Also on SmallBusiness.com

Public Libraries are a Big Resource for Small Business

 

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Comparison of Small Business Provisions in Senate and House Tax Reform Bills https://smallbusiness.com/taxes/small-business-tax-cuts-jobs-act/ https://smallbusiness.com/taxes/small-business-tax-cuts-jobs-act/#respond Mon, 04 Dec 2017 13:12:59 +0000 https://smallbusiness.com/?p=30025

Early Saturday morning (December 2, 2017), the U.S. Senate passed a version of the Tax Cuts and Jobs Bill. If you recall “School House Rock’s I’m Just a Bill,” you’ll know that there are still a few steps in the process of a bill becoming law. The major one now is a “conference committee” comprised of members of the Senate and House. The members of the conference committee must agree on an identical version of the bill that must then gain passage by both chambers of Congress. That version must then be signed into law by the President. Because the versions passed by the Senate and House were each over 500 pages, the chart below is a drastically shortened comparison of the versions; specifically, the provisions in each version that relate in some way to small businesses.

(Note: This chart is merely an overview. For information that can be applied specifically to your business, refer to your trusted tax and legal advisors.)

 

Provision House Version Senate Version
Individual Income Tax Rates and Brackets
  • Consolidates current seven income tax rates into four
  • Retains top marginal rate of 39.6 percent
  • Rates are permanent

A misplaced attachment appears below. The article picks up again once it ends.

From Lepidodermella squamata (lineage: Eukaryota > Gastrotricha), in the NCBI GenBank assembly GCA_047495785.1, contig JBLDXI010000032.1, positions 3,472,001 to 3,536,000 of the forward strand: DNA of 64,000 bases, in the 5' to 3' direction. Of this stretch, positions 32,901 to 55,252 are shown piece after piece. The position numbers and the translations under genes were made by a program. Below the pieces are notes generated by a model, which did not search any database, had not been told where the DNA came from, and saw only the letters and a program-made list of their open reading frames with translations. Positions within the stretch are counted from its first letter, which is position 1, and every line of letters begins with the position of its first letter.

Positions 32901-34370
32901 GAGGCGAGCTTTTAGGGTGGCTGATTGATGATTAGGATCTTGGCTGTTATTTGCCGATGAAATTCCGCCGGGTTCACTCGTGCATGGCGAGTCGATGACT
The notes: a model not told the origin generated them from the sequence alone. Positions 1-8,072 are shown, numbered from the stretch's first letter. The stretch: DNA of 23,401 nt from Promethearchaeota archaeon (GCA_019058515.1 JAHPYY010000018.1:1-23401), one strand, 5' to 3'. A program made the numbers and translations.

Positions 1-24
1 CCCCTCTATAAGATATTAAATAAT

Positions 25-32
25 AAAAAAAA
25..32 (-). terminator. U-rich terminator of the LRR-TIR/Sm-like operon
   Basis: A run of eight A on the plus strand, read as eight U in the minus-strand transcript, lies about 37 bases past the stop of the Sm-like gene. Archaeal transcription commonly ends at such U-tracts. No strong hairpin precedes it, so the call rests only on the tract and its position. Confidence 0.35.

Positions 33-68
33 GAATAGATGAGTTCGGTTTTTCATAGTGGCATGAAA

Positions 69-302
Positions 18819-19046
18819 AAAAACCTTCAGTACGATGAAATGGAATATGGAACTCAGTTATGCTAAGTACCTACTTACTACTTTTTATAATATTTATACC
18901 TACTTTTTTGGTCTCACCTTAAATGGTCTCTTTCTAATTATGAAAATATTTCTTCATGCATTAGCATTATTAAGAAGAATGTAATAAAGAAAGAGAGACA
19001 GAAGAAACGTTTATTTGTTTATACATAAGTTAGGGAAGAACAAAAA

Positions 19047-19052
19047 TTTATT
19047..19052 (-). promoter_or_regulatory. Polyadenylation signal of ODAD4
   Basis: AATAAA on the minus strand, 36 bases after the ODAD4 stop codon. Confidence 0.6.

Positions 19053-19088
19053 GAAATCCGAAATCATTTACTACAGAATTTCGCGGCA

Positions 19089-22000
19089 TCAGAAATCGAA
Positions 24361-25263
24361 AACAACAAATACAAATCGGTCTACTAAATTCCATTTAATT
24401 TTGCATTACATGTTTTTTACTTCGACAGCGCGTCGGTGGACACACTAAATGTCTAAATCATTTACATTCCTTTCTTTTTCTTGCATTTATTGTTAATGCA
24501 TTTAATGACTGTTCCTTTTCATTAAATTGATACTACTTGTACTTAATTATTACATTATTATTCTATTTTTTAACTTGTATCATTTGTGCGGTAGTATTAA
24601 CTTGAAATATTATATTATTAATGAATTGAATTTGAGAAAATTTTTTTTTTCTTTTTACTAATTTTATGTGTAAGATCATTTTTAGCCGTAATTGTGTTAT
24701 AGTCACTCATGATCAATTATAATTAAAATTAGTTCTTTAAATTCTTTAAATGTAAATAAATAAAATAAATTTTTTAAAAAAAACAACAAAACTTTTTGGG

• Single Filer Rate Schedule
12% > $0
25% > $45,000
35% > $200,000
39.6% > $500,000
  • Retains seven brackets while reducing rates
  • Brings top marginal rate to 38.5 percent
  • Individual income tax rate changes sunset at the end of 2025
  • Single Filer Rate Schedule
10% > $0
12% > $9,525
22% > $38,700
24% > $70,000
32% > $160,000
35% > $200,000
38.5% > $500,000

 

Standard Deduction  

  • $12,200 for single filers
  • $18,300 for heads of household
  • $24,400 for joint filers, indexed to chained CPI

 

  • $12,000 for single filers,
  • $18,000 for heads of household
  • $24,000 for joint filers, indexed to chained CPI
Child and Family Tax Credits  

 

  • Increases child tax credit value to $1,600
  • Phase-out for joint filers beginning at $230,000
  • Creates new $300 per-person family tax credit for those not eligible for the child tax credit
  • Expires after five years

 

  • Increases credit value to $2,000
  • Phase-out for joint filers beginning at $500,000
  • Provision sunsets at the end of 2025
Medical Expense Deduction
  • Repeals the expense deduction
 

  • Retains the expense deduction

 

Mortgage Interest Deduction  

  • Limits the mortgage interest deduction to the first $500,000 in principle value

 

  • Keeps the mortgage interest deduction for acquisition debt
  • Eliminates the deduction for equity debt
Treatment of Pass-Through Income  

  • Caps pass-through rate at 25 percent